Wednesday, November 28, 2018

Russia and the West Soon Will Be Moving Leftward, Pastukhov Says

Paul Goble

            Staunton, November 28 – Many commentators now talk about the ways in which Russia and the West are moving to the right, with the former seeking to recover the Soviet past and the latter the unreconstructed capitalism of the past, but that “rightist wave” in both cases will soon be overwhelmed by a new and much-longer-lasting leftward “tsunami.”

            In a Republic commentary today, the London-based Russian analyst says this reflects trends inside Russia and the West but even more the interconnection of the two, an interconnection that is often not understood given all the talk about how isolated Russia is as a result of its own efforts and those of others (

            Most discussion about Russia’s “isolation from the rest of the world” only partially conceal “the close, essential and uninterrupted links of Russia with the world, which pass through all its history and play in it a defining role,” Pastukhov continues.

            “Russia was and remains a significant part of the European cultural eco-system, and all of the essential vacillations and vibrations of the latter are reflected in its fate. More than that, being one of the weakest places of this eco-system, it picks up this vacillations and vibrations earlier than others” and sometimes manifests them in more extreme forms.

            It is thus important to recognize that “the powerful and various processes observed in Russia since the beginning of the ‘00s also are not only a response to strictly domestic challenges but also reflect certain more common world-wide tendencies, perhaps somewhat grotesquely designated as a new historical trend.”

            This trend, of course, is usually called “the rightist wave” and includes the growth of rightwing populists in Europe, Brexit in the UK, Trumpism in the US, and “finally the victory of the rightwing candidate in Brazil,” Passtukhov says.

            “What do all these various phenomena have in common? Above all, a bet on ‘good’ old nationalism and hostility to globalism which until recently was much loved.”  Russia’s turn to the past is very much part of this, a reaction against globalism and a retreat into a past that never was and never will be restored.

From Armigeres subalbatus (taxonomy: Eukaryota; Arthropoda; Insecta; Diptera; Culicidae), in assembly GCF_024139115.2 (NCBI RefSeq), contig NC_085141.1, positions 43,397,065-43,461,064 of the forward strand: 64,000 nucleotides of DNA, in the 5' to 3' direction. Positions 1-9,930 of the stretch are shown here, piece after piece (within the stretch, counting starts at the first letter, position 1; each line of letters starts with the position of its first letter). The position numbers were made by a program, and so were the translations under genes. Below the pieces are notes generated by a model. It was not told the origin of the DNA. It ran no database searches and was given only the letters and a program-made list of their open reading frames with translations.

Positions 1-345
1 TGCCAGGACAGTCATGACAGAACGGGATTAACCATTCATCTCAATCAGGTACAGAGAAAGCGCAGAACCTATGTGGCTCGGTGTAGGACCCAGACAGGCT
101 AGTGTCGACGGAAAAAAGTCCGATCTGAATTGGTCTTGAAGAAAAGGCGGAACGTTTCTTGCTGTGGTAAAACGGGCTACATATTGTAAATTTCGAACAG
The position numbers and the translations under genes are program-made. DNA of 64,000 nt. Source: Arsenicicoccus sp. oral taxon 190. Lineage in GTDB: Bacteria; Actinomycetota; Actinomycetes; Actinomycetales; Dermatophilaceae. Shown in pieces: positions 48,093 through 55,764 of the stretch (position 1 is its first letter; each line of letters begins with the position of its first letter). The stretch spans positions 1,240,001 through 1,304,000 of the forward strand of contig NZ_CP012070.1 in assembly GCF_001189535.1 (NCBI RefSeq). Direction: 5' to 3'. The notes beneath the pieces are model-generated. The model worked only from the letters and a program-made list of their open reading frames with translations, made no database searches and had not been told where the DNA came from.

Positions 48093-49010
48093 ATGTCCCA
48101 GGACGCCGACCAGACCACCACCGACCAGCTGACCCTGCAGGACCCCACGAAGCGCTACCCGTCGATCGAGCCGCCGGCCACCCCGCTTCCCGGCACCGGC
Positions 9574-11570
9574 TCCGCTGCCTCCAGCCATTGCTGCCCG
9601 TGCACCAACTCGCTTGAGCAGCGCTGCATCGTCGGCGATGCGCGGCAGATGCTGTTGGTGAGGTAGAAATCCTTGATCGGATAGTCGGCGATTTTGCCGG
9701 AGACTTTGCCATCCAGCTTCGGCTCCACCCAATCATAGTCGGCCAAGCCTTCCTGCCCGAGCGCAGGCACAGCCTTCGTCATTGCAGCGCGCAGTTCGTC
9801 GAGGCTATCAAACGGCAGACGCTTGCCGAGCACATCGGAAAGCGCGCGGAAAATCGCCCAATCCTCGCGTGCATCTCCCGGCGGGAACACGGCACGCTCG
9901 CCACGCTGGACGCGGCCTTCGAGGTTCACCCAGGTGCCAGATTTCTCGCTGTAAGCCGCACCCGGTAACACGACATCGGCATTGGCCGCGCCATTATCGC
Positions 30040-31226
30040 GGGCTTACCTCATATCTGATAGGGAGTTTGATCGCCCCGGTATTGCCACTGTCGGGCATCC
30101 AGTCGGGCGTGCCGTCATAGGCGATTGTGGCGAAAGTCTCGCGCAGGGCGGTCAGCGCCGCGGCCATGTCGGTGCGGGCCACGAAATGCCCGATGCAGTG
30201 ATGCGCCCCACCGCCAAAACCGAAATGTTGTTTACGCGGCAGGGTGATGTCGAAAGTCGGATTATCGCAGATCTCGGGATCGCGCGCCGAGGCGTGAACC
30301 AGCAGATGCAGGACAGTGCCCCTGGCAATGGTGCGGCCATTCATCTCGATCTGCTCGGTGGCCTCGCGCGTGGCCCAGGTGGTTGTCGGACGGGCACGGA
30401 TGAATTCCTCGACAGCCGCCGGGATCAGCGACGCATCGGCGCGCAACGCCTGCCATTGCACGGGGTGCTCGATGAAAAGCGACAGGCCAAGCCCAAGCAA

Indeed, Pastukhov suggests, both in Russia and the West, the leaders of this trend “resemble not architects but archaeologists.” And there are powerful forces now working that make it almost impossible that they will become more than that.

            “There are serious reasons to suppose,” the analyst says, “that the growth economy has exhausted itself, at least at this stage of human history.” Populism and the retreat into the past are a protest against this. But what this suggests is that the world for quite a long period may be mired in the new middle ages, predicted by Berdyaev.”

            If that is the case, Pastukhov says, then the need will arise to revise “almost all existing paradigms but in no way in the direction of ‘classical capitalism … but toward a rejection of classical capitalism and a transition to greater state regulation and to still more serious international integration – that is, to move in a leftward direction.”

            Thus “a paradoxical situation has arisen: the world economy is obviously moving to the left,” but political leaders are moving in the opposition direction, in response less to this underlying trend than to the behavior of those who served as the cheerleaders of globalization since the end of the 1980s.

            Today, he continues, “we are paying with Trump and Brexit for the dictatorship of political correctness and for liberal bolshevism which transformed the demands of minorities into imperatives for the majority.  Very rapidly was passed the point at which oppressed minorities… became a terrible force,” offending majorities who are now responding in kind.

            But this will not last because it is not rooted in the underlying economic reality, the commentator says. “’The right wave’ is a temporary phenomenon. It is a correction in the political market. It does not respect the essence of processes taking place and will not reflect them. It cleanses the way of ‘the left wave’ which was … changed the entire … landscape.”

            What is coming, Pastukhov says, “will be a really long night, and it is uncleaer whether we will see at the dawn capitalism as we knew it at the beginning of modern times or whether this will be an entirely different historical formation.”

            If the world does survive, it will be “a much harsher one than today with government interference in the economy” and where the distribution of resources will play a role equal to or greater than their production, and one in which cooperation among states and between governments and businesses will be required in order to survive.

            The risks of today’s “’temporary’ ‘right wave’” are so great that they may involve a major war. “Moreover, after this ‘right wave,’ there may follow ‘a left wave’ ...  As a result, the world will remain in a zone of quite lengthy turbulence, from which it will be difficult to escape without losses and the growth of authoritarianism not only in Russia.

            And Pastukhov concludes: “The world’s economic and political systems are completing a complex and gigantic shift to the left,” one obscured by a temporary shift to the right. Those who want to understand the future must look beyond that and must stop separating Russia out from this broader trend.

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